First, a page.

Elections are managed by professional, certified election officials. Audits, independent observation, and segregation of duties would not allow “rigging” to go undetected.

While ballots are being handled, work is monitored on-site by observers and livestreamed on the internet.

The Logic and Accuracy test, post-election audits, and any required recounts all verify the accuracy and integrity of our tabulation system.

report from the University of California Los Angeles and the University of New Mexico found that vote by mail does not increase voter fraud.

There are very low rates of fraud in Vote by Mail states, as summarized by the Brookings Institute.

Only one ballot is counted per person, even if they receive multiple ballots.

A person may receive an updated ballot because their residential address or name changed after the initial ballot mailing. Sometimes this happens when people interact with the Department of Licensing for drivers’ licensing services or if a voter has moved to a new address. 

​Voters don’t choose a political party when they register to vote in Washington State. Party preference is not recorded in the voter’s registration record. Ballots sent to voters are not coded by party. Voters are free to select any candidate during regular and special elections, regardless of party preference. 

Every four years, the major political parties hold a Presidential nominating process. The parties nominate their choice for President on the ballot by caucus and a percentage of the election results. When the parties nominate by election, counties are required to mail and process ballots by political affiliation. This is the only election in which Washington's voters are required to mark and sign party declarations written by the major political parties. The party choice does not affect how voters make choices in Washington’s other regular elections. The Office of the Secretary of State is required to deliver election results to each major political party, including the party choice of participating voters. Once the election results have been transmitted, the voter’s party choice is removed from the voter’s file. 

Yes. If you’re an early voter, you should feel confident to return your ballot by mail. Postal carriers are reliable, unbiased professionals who handle ballots with the utmost integrity. Your ballot is treated as 1st Class mail. It’s postage-paid. No need to apply a stamp. 
If you’re a late voter and plan to vote in the final week before Election Day, we recommend that you use a ballot drop box. Find the closest Ballot Drop Box here.

If you’re voting on election day, make sure to place your ballot in a USPS receptacle before the posted pick-up time. Only ballots postmarked by election day are counted.

Thank you for trusting us! Ballot drop boxes bypass the USPS mail. You can deliver your ballot directly to election workers via a ballot drop box. We have 30 ballot drop box locations in Thurston County. Chances are good that one is within two miles of your home! Ballot drop boxes are collected by professional nonpartisan election workers with tight oversight. 
We offer in-person assistance, but Washington State does not have polling places. Counties do not have voting machines on which you cast your vote. Anyone who comes to the voting center to vote “in-person” will simply be handed another copy of the same ballot previously mailed. Please vote the ballot that was mailed to you.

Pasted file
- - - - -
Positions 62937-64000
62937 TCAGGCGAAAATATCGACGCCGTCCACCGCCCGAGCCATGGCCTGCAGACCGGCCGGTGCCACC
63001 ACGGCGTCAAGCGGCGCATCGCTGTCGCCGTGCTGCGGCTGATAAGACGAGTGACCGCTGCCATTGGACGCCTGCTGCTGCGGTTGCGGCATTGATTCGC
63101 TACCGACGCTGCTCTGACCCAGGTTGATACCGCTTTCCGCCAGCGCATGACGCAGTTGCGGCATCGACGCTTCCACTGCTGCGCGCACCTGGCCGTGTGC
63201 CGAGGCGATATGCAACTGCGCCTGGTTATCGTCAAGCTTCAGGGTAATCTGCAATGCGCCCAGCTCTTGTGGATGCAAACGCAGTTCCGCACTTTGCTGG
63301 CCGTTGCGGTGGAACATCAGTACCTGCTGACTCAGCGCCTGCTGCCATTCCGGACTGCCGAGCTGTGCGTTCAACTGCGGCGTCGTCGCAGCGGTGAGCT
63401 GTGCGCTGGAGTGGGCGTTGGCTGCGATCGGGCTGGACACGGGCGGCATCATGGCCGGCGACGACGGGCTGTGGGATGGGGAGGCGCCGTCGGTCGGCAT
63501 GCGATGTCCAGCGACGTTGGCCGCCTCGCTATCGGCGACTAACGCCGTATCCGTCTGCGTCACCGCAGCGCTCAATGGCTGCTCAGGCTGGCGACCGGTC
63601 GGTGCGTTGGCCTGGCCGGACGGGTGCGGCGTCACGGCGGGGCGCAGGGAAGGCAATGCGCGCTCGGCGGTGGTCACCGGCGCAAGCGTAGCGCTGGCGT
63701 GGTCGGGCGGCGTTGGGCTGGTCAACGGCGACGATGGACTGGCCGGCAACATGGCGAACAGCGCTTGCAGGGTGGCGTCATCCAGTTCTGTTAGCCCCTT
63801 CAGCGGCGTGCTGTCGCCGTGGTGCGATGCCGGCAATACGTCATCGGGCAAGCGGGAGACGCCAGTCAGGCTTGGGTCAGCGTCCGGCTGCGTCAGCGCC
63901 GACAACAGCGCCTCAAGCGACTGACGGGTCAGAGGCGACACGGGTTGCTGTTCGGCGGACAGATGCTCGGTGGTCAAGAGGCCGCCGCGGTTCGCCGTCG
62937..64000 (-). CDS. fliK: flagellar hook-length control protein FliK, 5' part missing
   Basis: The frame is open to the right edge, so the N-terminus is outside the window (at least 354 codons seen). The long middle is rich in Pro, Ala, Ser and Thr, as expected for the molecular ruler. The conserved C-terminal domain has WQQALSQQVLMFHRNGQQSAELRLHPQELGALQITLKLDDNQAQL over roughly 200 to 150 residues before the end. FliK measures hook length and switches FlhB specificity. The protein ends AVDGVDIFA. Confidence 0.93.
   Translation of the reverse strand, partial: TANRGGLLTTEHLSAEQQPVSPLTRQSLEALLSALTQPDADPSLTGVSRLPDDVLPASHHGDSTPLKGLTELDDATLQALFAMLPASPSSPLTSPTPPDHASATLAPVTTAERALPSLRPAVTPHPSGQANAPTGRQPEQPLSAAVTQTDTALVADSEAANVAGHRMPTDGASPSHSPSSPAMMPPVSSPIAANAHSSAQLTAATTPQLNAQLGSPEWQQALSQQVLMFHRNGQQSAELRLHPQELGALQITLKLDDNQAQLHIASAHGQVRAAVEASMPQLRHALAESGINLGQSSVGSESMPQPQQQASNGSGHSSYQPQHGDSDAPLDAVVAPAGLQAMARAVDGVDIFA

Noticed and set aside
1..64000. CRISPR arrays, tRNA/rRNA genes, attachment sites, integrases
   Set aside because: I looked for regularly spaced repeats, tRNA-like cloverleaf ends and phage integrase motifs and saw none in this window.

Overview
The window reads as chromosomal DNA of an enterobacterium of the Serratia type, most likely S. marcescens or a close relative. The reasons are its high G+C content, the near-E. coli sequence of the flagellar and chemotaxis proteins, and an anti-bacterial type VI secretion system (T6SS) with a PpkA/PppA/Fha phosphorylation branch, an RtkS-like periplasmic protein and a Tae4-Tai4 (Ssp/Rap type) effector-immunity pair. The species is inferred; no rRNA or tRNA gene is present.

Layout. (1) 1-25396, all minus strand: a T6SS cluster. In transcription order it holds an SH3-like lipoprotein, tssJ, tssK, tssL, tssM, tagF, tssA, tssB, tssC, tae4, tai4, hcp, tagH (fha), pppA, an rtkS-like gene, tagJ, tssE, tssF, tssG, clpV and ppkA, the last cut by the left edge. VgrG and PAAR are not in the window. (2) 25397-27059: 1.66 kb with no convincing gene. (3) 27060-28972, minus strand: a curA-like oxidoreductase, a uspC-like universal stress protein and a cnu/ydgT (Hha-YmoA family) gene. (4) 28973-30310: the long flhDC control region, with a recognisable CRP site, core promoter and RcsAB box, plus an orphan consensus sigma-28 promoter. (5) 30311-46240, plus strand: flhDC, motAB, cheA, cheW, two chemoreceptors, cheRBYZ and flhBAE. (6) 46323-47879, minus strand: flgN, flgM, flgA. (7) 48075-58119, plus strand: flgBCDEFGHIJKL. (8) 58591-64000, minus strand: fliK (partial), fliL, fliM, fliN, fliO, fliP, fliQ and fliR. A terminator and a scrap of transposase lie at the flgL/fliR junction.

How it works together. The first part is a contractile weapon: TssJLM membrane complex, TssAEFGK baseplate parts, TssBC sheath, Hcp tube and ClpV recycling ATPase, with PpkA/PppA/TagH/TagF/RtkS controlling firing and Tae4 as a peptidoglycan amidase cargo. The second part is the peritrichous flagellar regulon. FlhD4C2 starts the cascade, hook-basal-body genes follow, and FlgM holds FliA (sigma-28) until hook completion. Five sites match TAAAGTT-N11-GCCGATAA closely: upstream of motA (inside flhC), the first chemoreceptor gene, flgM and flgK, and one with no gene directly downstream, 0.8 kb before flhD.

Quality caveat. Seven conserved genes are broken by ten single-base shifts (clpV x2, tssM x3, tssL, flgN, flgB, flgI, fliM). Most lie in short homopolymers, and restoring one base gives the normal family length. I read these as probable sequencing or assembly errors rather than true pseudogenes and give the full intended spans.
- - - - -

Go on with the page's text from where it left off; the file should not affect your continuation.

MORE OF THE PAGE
Only travel to the Voting Center if you need to register to vote or you don’t have a ballot. Even then, we would like you to call first at 360.786.5408 or email, because we may be able to help you online or by phone. 

​To register to vote in Washington State, people must provide some form of identification — most commonly their Washington State driver’s license or ID, or the last four digits of their Social Security number —and attest in a signed statement that they are a U.S. citizen and eligible to vote.  

A person who submits false citizenship on their voter registration application or votes as a noncitizen is guilty of a class C felony. This is clearly stated on all registration forms, and on every ballot envelope. 

Voters confirm their eligibility to vote in every election by signing the ballot declaration. If a person illegally registers and votes, they also jeopardize attaining citizenship in the future and could be deported. 

An official list of citizens to check citizenship status against does not exist. If the required information for voter registration is included – name; address; date of birth; a signature attesting to the truth of the information provided on the application; and an indication in the box confirming the individual is a U.S. citizen – the person must be added to the voter registration file. Modifying state law would require an act of the state legislature, and federal law, an act of Congress. Neither the Secretary of State nor the county auditor has lawmaking authority. 

While state law does not provide for citizenship verification upon registration, it does allow a local challenge of a voter registration, which can be brought by any person or the county prosecutor. The burden of proof lies with the challenger, and evidence must be presented to the county canvassing board for review. Learn more about the challenge process here. (RCW 29A.08.810 through 29A.08.850.) 

Additionally, the Washington State Department of Licensing has implemented federally compliant REAL ID for enhanced driver’s licenses and identicards. People applying for an enhanced license must present citizenship verification. This type of license will soon be required to travel by air and will provide election administrators an additional assurance to verify citizenship for registered voters.